Essop Pahad - Budget vote of GCIS

08 March 1999

8 March 1999

Madame Speaker;
Honourable Members:

The pleasure I experience in presenting this year’s Budget of the Government Communication and Information System is, I am certain, something that all Members of this House share.

I am informed that at the briefing to the Portfolio Committee, Members from all parties complemented the management of GCIS for what they termed a dramatic turn-around in government communications, in a period of less than a year.

When I rose to address parliament last year, the books of the old SACS were finally closed; and the era of a new, fresh and innovative communications order was ushered in. Over the past year, the Secretariat of GCIS has started, at a breathless pace, to transform government communications into an integrated system.

But we are only at the beginning of a protracted process towards a communications environment in which we can say with confidence that the citizens of our country are adequately informed about government policies and programmes; and indeed about their role in the on-going struggle to change their lives for the better. Before that is achieved, we can only draw solace from the small steps we are taking; fully aware that the journey is long and hard. We have no reason to pause.

Transformation of GCIS

Honourable Members would recall that the appointment last year of the management of GCIS brought to an end a very important phase in the renewal of government communications - a phase which began when Deputy President Thabo Mbeki appointed the Communications Task Group.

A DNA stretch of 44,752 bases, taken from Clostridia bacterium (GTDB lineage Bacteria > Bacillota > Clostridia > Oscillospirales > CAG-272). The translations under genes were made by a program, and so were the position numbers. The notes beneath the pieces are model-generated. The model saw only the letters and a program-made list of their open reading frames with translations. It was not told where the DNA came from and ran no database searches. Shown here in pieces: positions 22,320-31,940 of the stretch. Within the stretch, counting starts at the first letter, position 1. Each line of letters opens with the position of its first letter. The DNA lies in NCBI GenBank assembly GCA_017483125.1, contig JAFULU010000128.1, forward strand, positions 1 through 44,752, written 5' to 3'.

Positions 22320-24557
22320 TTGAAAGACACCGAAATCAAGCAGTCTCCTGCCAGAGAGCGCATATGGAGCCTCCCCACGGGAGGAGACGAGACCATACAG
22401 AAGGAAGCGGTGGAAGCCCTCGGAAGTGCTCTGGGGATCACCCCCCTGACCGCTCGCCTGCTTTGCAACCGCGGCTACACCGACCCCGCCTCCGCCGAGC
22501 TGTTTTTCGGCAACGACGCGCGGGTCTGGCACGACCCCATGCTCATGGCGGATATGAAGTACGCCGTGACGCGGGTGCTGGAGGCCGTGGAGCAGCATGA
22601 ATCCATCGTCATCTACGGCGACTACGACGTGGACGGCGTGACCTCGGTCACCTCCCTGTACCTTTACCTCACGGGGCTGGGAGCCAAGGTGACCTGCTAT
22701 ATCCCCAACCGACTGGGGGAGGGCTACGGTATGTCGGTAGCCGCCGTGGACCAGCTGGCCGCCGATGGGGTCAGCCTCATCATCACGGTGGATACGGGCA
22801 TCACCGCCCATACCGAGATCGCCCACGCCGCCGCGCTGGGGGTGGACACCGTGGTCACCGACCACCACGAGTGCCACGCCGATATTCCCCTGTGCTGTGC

We remain indebted to that group of 13 men and women who scoured through reams of submissions, worked through dozens of presentations, and travelled through many countries to finally arrive at what has been called the Comtask Report.

Their incisive recommendation, among others, that the purpose of the new information system "must be to provide a network throughout the country which provides evand control their lives", remains the injunction that spurs us on, as we improve the manner in which government converses with the public.

And so the new management began prodding through the rubble to find what could be salvaged of a structure that was teetering on the brink of utter demoralisation: with an re reduced to rubble.

After a long process of evaluating staff, the structures and systems in the organisation, the conclusion was reached that there was much that could be taken into the future. However, the orientation and posture of the organisation had to be shifted. Of a formal establishment of over 500, only 230 people remained; and among these, a small percentage was involved in actual communication. As GCIS expands to a much smaller formal structure of about 360 personnel, a deliberate effort is being made to ensure that the overwhelming majority of new employees are communicators.

Introducing a new culture also meant embarking on a protracted process of transforming the mind sets in line with the new mandate of communicators, infused with the public service spirit of Batho Pele, and possessed by the passion of the GCIS motto: Bua - the right to know!

Over the past year, morale has picked up, as certainty set in; as staff could feel the sense of legitimacy that derived from new attitudes within government; and with palpable results in many areas of work that made personnel feel that they were making a difference.

How is it possible that the GCIS seeks to achieve more with fewer personnel?

Firstly, by keeping a tight rein on staff employed for purposes of production.

Secondly, by ensuring that regional offices become the hub of government communications, with the majority of staff being communicators; and above all, building closer working with Provincial Governments.

Thirdly, by reducing the proportion of people in administrative functions in favour of professionals; which will entail, among others, retraining and constant upgrading of personnel.